One of the most disheartening things that you might have to deal with when you can’t afford to pay your bills is explaining to your creditors what’s happening. Some might pressure you into finding a way to pay them, but it might not be possible for you to do that. When you have more bills than money each month, you may notice that you’re sinking into a deep financial hole.
When you realize that you need to take control of your finances, you might decide that filing for bankruptcy is the best option for you. Most people who file use Chapter 7 or 13 to get the relief they need. While these are both personal bankruptcy options, they are markedly different.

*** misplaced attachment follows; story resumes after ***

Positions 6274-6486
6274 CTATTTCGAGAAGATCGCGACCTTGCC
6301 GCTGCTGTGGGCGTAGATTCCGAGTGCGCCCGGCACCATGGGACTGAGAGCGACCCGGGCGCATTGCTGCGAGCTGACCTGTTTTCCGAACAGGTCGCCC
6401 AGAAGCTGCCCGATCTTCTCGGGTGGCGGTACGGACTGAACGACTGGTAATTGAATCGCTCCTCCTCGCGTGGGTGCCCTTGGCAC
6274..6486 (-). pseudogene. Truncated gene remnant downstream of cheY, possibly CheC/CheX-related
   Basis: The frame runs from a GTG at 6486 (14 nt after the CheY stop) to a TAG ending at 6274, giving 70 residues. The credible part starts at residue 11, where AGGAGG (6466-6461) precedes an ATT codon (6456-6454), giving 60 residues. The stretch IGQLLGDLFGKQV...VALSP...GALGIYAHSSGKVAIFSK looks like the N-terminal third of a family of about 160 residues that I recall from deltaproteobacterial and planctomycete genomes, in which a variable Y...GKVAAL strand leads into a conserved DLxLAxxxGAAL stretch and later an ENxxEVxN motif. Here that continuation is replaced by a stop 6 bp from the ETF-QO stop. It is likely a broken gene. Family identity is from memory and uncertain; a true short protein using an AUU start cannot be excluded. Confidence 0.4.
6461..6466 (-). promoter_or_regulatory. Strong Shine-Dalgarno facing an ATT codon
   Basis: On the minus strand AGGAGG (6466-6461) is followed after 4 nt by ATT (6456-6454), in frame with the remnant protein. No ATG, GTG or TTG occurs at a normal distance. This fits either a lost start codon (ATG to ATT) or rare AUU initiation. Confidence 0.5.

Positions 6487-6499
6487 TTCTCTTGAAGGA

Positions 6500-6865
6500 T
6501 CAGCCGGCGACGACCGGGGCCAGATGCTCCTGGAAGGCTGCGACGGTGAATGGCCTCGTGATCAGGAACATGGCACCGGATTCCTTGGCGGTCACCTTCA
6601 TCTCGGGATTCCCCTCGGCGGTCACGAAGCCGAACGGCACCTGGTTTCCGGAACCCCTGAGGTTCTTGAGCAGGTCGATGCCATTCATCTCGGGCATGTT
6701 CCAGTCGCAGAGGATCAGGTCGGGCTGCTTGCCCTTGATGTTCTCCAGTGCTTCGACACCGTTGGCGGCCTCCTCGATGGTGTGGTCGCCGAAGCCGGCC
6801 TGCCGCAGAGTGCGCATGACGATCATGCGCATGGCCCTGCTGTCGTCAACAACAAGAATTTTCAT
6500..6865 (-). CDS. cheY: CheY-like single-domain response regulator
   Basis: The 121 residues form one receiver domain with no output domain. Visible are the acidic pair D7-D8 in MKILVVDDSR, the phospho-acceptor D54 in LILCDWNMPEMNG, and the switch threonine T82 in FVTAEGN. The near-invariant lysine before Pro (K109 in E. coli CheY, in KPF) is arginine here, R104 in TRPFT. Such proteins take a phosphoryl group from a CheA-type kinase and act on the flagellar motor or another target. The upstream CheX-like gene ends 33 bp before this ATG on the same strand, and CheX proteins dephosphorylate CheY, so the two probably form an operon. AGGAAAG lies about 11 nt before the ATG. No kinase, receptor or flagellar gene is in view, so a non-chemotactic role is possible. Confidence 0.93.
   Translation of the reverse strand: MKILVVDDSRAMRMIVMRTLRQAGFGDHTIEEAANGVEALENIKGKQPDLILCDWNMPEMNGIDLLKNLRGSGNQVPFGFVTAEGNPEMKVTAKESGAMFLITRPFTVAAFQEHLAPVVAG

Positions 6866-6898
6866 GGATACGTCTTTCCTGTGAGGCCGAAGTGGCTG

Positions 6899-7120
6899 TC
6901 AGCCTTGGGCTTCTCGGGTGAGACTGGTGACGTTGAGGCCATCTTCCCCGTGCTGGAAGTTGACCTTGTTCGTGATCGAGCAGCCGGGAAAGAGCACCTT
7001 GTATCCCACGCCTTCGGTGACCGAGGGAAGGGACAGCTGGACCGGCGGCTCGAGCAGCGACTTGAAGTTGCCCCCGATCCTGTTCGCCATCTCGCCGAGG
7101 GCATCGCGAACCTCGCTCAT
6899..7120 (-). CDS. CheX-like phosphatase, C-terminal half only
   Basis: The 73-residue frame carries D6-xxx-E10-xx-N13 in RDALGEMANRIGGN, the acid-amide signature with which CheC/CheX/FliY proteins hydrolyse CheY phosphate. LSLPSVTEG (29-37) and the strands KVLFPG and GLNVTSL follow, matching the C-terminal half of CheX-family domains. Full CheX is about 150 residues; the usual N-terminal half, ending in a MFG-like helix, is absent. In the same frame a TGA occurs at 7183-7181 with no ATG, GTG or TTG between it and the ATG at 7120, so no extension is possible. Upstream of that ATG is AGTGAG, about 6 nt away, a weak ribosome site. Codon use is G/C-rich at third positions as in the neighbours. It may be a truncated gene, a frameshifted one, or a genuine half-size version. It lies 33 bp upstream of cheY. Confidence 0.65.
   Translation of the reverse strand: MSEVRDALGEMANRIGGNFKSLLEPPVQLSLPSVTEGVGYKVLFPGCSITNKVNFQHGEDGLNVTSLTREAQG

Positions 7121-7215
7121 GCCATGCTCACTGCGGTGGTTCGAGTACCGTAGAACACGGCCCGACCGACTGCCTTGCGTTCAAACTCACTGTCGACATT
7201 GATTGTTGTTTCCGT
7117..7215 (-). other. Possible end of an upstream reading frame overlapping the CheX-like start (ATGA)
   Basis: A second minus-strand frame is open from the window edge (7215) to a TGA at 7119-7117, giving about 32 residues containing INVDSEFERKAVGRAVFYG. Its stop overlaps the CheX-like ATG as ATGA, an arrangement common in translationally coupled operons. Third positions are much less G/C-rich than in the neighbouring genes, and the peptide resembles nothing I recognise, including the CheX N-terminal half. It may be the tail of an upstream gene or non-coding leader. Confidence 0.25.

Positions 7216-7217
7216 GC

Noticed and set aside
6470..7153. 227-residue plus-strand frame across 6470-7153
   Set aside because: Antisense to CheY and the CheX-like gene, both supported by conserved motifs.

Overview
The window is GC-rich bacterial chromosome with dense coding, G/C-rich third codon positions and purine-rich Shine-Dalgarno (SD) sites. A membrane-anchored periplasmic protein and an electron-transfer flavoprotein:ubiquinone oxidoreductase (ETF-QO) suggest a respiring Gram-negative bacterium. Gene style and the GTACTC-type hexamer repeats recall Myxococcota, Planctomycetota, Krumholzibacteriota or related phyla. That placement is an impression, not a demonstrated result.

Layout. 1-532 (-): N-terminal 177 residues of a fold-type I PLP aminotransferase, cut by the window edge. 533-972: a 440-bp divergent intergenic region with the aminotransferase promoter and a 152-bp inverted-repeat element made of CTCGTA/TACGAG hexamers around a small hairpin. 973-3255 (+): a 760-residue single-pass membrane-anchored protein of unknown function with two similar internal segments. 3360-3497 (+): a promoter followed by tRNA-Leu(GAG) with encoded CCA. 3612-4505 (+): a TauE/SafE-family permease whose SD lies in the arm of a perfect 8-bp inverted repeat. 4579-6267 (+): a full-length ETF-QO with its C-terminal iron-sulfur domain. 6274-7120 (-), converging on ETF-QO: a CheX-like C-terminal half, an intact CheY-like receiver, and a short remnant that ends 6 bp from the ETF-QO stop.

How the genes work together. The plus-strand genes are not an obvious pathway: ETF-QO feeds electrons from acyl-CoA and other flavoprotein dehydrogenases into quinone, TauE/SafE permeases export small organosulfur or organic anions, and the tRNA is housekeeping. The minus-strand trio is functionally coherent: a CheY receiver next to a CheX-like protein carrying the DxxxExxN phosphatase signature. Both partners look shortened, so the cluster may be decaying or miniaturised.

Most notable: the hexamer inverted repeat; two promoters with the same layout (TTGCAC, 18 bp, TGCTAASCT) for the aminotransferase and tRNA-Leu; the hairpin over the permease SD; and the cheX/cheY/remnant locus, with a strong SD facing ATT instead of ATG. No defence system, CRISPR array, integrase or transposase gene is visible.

In a Chapter 7 filing, you have to pass a means test, which proves that you don’t have the ability to pay the debts. Once any of your nonexempt assets are liquidated to pay creditors, the remaining balances are forgiven at the end of the bankruptcy.
In a Chapter 13 filing, you need to show that you can cover your necessary expenses and still have some money to make payments toward your debts. These are made for three or five years to the trustee over your bankruptcy. Once you make the payments as ordered, the balances are discharged when the bankruptcy ends.
Because there can’t be preferential treatment for any single creditor, the court will issue the automatic stay when you file your case. This prevents collection attempts and forces impacted creditors to abide by the decisions of the bankruptcy court for your case.
Give The Law Office of Russel Gary Small PC a call to discuss your bankruptcy options.